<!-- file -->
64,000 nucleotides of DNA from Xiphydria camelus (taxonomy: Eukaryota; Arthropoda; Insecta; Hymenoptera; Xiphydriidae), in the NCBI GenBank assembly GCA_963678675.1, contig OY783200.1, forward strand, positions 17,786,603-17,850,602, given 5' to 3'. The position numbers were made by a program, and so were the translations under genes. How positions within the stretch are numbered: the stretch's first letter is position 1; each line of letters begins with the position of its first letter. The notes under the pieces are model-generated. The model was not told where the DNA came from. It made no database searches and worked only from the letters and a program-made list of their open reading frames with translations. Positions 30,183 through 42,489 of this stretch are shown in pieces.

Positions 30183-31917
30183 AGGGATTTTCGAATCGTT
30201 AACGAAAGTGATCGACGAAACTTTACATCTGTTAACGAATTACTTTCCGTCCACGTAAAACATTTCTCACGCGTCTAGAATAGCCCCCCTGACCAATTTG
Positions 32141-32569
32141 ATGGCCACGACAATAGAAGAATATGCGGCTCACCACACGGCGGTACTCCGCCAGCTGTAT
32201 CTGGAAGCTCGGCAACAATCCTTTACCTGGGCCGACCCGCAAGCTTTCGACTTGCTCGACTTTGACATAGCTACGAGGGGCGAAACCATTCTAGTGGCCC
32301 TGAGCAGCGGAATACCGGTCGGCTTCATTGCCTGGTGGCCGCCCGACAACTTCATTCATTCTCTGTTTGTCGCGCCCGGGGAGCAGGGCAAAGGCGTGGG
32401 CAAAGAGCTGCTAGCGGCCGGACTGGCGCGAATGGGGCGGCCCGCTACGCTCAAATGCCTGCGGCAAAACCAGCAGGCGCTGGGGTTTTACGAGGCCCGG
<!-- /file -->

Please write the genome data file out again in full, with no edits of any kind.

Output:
64,000 nucleotides of DNA from Xiphydria camelus (taxonomy: Eukaryota; Arthropoda; Insecta; Hymenoptera; Xiphydriidae), in the NCBI GenBank assembly GCA_963678675.1, contig OY783200.1, forward strand, positions 17,786,603-17,850,602, given 5' to 3'. The position numbers were made by a program, and so were the translations under genes. How positions within the stretch are numbered: the stretch's first letter is position 1; each line of letters begins with the position of its first letter. The notes under the pieces are model-generated. The model was not told where the DNA came from. It made no database searches and worked only from the letters and a program-made list of their open reading frames with translations. Positions 30,183 through 42,489 of this stretch are shown in pieces.

Positions 30183-31917
30183 AGGGATTTTCGAATCGTT
30201 AACGAAAGTGATCGACGAAACTTTACATCTGTTAACGAATTACTTTCCGTCCACGTAAAACATTTCTCACGCGTCTAGAATAGCCCCCCTGACCAATTTG
Positions 32141-32569
32141 ATGGCCACGACAATAGAAGAATATGCGGCTCACCACACGGCGGTACTCCGCCAGCTGTAT
32201 CTGGAAGCTCGGCAACAATCCTTTACCTGGGCCGACCCGCAAGCTTTCGACTTGCTCGACTTTGACATAGCTACGAGGGGCGAAACCATTCTAGTGGCCC
32301 TGAGCAGCGGAATACCGGTCGGCTTCATTGCCTGGTGGCCGCCCGACAACTTCATTCATTCTCTGTTTGTCGCGCCCGGGGAGCAGGGCAAAGGCGTGGG
32401 CAAAGAGCTGCTAGCGGCCGGACTGGCGCGAATGGGGCGGCCCGCTACGCTCAAATGCCTGCGGCAAAACCAGCAGGCGCTGGGGTTTTACGAGGCCCGG